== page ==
(Trinidad Express) The aftershocks of the CL Financial collapse continue to be felt as the National Insurance Board of Trinidad and Tobago (NIB) is seeking to recover more than TT$600 million from CL subsidiary CLICO.
The issue was brought up yesterday as officials of the NIB met with the Public Accounts Committee (PAC) at Tower D, International Waterfront Centre, Port of Spain on the NIBTT accounts for 2010.
PAC member and Attorney General Anand Ramlogan noted that figure of TT$625 million was on the NIB books as a receivable and questioned how “realistic and practical” that was or whether it was wishful thinking.
NIB acting executive director Karen Gopaul said they had discussions with the Finance Ministry and they were still attempting to get the money. “We are hopeful in that regard,” she said.
She said the NIB believed the organisation fell under the category of creditors in a Memorandum of Understanding (MOU) by the State. PAC chairman Colm Imbert asked if the NIB hoped to recover the money from Government and Gopaul said this was one option the NIB was looking at.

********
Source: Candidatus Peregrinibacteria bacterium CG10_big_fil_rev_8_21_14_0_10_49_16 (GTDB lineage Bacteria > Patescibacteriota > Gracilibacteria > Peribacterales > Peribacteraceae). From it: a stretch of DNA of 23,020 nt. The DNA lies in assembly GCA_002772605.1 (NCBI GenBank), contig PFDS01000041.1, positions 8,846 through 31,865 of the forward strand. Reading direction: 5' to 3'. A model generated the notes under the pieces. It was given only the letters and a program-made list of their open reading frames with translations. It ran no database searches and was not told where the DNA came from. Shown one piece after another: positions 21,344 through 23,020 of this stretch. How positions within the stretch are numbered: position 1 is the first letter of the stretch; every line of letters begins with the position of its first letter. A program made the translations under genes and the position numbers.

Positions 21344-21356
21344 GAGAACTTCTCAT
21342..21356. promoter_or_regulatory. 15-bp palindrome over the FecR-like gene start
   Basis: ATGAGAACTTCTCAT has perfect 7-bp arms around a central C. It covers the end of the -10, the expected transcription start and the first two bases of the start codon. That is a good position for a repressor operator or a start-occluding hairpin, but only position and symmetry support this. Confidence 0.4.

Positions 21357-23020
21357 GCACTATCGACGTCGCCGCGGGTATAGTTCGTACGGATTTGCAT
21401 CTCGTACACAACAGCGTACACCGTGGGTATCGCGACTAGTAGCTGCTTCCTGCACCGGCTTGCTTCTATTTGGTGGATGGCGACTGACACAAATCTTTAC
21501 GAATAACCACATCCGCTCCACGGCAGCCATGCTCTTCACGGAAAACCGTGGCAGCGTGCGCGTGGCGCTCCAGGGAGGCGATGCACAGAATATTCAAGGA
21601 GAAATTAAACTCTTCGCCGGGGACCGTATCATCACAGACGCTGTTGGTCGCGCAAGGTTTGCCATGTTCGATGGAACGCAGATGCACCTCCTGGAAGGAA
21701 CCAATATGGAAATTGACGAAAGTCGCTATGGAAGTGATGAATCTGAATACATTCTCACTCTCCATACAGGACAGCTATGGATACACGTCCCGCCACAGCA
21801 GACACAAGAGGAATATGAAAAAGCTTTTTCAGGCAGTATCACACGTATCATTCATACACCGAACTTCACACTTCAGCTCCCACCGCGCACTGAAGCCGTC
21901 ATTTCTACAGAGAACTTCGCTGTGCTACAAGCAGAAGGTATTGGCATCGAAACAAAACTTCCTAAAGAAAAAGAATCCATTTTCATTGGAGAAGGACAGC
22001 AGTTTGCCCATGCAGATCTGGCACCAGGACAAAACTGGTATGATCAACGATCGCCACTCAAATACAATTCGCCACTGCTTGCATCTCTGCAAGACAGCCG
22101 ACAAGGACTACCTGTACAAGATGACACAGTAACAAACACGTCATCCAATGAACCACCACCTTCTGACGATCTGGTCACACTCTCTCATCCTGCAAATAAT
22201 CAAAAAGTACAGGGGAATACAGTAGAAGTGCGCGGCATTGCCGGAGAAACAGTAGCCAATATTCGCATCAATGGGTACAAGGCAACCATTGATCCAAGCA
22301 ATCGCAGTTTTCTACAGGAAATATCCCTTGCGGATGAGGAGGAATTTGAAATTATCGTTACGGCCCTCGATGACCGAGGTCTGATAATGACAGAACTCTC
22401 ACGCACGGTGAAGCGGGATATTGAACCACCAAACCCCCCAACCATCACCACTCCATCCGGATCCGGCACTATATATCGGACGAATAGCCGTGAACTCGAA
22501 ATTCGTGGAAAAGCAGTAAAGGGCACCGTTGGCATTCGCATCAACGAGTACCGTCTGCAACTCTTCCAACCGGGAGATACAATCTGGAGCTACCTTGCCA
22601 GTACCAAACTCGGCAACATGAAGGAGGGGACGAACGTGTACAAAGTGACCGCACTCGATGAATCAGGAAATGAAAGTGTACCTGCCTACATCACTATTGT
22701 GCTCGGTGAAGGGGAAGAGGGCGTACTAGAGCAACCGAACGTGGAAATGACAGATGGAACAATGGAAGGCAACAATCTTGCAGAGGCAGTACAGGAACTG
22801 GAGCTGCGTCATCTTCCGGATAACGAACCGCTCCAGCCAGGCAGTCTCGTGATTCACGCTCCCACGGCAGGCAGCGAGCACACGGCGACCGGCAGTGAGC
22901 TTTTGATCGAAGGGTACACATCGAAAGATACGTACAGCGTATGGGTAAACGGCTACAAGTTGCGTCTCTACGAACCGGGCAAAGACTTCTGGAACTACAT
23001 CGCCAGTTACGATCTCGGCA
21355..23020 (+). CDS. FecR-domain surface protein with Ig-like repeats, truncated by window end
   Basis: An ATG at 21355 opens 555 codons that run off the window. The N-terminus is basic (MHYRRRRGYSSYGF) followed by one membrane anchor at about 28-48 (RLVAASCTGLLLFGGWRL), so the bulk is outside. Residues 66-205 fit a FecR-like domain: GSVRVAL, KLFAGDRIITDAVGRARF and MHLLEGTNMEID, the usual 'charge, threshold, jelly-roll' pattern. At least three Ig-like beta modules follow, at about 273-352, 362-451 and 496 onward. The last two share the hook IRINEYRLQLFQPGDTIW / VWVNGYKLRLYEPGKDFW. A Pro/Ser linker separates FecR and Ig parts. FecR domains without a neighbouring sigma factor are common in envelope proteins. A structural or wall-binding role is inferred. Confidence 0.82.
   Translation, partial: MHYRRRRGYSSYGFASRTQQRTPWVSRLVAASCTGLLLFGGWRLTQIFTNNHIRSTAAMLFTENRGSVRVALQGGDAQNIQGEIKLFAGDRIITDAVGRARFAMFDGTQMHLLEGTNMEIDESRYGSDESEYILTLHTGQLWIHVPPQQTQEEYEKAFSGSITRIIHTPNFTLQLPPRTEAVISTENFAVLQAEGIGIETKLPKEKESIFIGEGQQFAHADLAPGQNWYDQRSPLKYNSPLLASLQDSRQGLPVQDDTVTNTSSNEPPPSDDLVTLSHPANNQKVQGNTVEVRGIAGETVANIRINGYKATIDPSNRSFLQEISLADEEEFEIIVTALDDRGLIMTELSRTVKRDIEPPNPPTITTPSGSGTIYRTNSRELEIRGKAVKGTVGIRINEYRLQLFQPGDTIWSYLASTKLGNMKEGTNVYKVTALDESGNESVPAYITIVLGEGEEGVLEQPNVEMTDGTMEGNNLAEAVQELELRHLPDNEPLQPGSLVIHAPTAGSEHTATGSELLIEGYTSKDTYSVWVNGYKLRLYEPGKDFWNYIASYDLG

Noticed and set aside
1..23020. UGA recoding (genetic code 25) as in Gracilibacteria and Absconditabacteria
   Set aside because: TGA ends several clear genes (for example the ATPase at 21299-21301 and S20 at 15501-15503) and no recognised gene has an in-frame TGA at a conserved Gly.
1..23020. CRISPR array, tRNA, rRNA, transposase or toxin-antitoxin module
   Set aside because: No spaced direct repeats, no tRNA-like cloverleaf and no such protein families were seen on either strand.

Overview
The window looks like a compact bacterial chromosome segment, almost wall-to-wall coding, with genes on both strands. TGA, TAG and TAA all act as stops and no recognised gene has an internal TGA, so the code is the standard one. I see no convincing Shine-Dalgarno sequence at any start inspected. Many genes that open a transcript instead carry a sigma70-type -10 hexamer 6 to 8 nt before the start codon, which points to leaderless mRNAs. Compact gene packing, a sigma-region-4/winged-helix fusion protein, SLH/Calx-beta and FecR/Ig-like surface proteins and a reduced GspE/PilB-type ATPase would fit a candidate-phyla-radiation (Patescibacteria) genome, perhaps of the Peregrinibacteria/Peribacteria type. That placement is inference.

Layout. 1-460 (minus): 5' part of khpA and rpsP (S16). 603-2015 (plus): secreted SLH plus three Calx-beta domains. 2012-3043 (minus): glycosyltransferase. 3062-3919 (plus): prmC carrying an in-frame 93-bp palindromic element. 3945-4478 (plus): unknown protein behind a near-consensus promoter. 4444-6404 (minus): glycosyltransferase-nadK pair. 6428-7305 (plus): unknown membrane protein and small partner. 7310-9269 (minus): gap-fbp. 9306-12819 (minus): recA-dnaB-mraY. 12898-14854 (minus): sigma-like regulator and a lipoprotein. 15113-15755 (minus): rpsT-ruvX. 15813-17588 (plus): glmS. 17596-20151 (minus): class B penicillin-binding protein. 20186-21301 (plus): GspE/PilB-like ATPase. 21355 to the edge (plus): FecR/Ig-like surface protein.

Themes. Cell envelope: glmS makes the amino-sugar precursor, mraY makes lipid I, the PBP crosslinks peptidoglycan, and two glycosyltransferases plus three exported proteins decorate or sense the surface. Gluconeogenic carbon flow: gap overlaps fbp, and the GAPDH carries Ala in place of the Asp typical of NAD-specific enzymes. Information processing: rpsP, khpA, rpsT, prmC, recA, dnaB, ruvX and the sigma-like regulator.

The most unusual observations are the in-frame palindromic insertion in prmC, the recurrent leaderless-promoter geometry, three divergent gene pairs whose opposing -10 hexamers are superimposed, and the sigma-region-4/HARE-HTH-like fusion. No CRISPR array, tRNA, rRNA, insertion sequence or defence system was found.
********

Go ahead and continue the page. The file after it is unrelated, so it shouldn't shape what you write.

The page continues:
Imbert responded that the money has “to come from somewhere” as there was “no money tree in the Ministry of Finance” and this would be another liability on the books. Ramlogan pointed out that the sum could artificially inflate the accounts and questioned if there was a contingency plan if it was not received and had to be written off as a bad debt.
NIB chairman Adrian Bharath said the board was looking at the “worst case scenario” regarding the impaired assets.
PAC member Anil Roberts chided the NIB for continuing to make deposits into CLICO from 2008 to 2009 when it was public knowledge that CL Financial was on the brink of collapse. He asked what measures were being put in place to ensure this did not reoccur.
Gopaul said the deposits were small and were redeposited, and noted that the NIB had a new investment policy and was looking at the limits of authority.
Roberts also asked if steps had been taken to prevent interlocking directorships as occurred with former NIB chairman Calder Hart, who was also chairman of Home Mortgage Bank and also head of the Trinidad and Tobago Mortgage and Finance Company.
Bharath responded that the chairmen of these entities were all different people.